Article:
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Advice & Tidbits from Over 10+ Years of Experience (Interview)

Yaqina Raheem has used her expertise of instructor led training at the US Army of Corps of Engineers-Savannah District, St. Joseph’s/Candler Health System, the Federal Law Enforcement Training Center, the US Marine Corps-Parris Island, and the Gulfstream Aerospace Corporation. She led key initiatives that reduced medical errors by 33%.

After building over 10 years of training expertise, Yaqina is leaving the training world. With her departure, she leaves a bucket full of tidbits and advice for future and present trainers.

Q. What was your favorite part of working as a training professional?

Being able to transfer knowledge in a fun, yet worthwhile manner. As a classroom trainer, I like seeing the light bulb turn on when a student comprehends a concept or when a student discovers ways to take the knowledge back to the workplace and immediately apply it.

Excitement from the adult students continually feeds my personal excitement and a synergy is maintained.

Q. What is different about the new 21st century landscape of training and development or human resources?

Two words: Social Media (SM). I love most SM platforms, with the exception of Twitter. I think SM has become the “go to” tool for HR teams, especially Recruiters, for data mining for candidates and employees alike.

But I do wonder how successful T&D professionals will be with learning assessments, evaluations and training in general with SM tools. The nature of social media is inherently SOCIAL. Therefore, how can we assess individuals separately from the group think of SM?

Q. Why do some training and development initiatives fail?

There are so many reasons, but here are just a few:

  1. Lack of post training support and/or follow up. Why spend time and $$$ to train people without ensuring that post training tools and support are provided? So many employees feel bereft after a training session and are not actively encouraged in a supportive, positive manner to seek assistance, guidance, coaching, mentoring, etc.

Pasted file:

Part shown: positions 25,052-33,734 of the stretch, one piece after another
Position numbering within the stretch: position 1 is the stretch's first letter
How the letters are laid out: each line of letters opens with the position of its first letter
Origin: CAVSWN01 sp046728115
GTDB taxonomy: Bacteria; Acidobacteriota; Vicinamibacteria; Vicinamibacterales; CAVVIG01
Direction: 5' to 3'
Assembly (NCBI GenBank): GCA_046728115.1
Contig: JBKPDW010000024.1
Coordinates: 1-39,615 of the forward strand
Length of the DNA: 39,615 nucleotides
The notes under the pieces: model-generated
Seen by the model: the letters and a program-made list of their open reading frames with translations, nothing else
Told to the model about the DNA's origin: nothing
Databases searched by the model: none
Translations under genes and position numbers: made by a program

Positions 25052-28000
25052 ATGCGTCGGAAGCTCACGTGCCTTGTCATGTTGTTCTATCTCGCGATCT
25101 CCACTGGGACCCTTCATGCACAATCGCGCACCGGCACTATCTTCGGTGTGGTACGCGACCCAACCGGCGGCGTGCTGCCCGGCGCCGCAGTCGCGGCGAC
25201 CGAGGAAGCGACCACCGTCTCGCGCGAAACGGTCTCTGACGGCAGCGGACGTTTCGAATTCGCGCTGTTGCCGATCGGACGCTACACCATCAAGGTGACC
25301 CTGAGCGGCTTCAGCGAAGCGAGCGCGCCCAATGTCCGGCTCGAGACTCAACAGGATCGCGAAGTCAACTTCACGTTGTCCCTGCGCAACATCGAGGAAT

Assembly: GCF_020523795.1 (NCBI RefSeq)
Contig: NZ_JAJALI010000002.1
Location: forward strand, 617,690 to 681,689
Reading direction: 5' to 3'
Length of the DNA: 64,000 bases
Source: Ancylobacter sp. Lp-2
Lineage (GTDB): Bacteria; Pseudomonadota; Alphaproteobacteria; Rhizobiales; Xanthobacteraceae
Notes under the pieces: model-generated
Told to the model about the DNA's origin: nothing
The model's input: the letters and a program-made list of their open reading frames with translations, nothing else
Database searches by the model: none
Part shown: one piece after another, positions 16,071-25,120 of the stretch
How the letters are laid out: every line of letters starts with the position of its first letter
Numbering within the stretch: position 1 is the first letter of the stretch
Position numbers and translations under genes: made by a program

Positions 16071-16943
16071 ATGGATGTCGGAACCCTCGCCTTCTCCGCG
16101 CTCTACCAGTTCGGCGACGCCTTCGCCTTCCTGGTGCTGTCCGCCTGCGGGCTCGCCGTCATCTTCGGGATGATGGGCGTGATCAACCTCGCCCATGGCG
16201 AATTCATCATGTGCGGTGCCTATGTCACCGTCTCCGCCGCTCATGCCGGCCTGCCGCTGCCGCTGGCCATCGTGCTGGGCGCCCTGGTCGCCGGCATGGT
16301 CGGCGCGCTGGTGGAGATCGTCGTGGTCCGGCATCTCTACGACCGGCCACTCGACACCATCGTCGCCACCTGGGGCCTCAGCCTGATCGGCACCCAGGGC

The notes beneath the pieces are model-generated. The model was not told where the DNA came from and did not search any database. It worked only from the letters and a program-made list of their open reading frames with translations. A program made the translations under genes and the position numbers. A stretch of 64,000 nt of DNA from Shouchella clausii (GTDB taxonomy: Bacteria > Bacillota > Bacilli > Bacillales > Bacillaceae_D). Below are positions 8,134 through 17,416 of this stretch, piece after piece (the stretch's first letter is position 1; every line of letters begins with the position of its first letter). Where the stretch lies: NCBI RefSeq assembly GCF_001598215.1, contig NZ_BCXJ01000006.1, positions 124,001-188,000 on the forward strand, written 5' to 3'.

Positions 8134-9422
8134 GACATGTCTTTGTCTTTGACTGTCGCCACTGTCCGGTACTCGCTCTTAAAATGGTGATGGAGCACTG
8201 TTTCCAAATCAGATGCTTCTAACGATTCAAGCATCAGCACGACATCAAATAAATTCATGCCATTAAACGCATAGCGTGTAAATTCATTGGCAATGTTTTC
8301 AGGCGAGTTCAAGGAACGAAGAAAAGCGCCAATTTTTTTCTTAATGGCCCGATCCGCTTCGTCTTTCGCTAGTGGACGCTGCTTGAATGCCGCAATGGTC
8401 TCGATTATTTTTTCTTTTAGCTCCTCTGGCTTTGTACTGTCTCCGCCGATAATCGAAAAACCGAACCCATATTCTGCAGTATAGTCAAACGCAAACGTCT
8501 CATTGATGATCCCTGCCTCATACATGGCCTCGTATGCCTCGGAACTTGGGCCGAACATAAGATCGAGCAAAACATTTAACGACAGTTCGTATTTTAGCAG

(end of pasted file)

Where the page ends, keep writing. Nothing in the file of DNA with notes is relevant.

2. No buy-in from leadership.
  3. A great trainer does not always make a great coach or mentor.

Q. Do you have any last tidbits of advice to give to the trainers before you leave the training contractor world?

Always get the best fee for your talents and skills, yet be flexible.

Also, continuous learning is tantamount to be a contractor. No excuses. No matter how great a trainer you are, networking is the best skill you can develop to stay relevant in the training.

Q. Can you expand on the importance of networking? Why is it so important?

Great trainers are fantastic at selling themselves—either to the students, clients or even bosses. This has nothing to do with the hiring or interviewing selling that a person does. When selling to students, it is indirect; you’re selling them on the fact that the content is useful, just-in-time and interesting to boot.

Moreover, you are selling them the notion that YES they can learn what you are training and it is not boring, nor difficult (two fears of adult learners).

When selling yourself to clients, you are convincing them to believe that you (or your company, dept, etc) have what they need to improve performance, provide knowledge, meet expectations, etc. The arguments provided to both student and clients are usually the same, just presented differently.

How does networking help? Well, networking allows you to make meaningful connections with your students and clients/customers. It provides credence to your training as well as providing a deeper connection to your students.

Trainers receive useful and valid info from students, i.e. future developments, company changes, etc. Networking allows a trainer to stay connected and in touch with the real world – the one outside of the classroom, discussion board or LMS.

Q. What resources have helped you succeed over the years?

Websites

Magazines

ASTD International Conference

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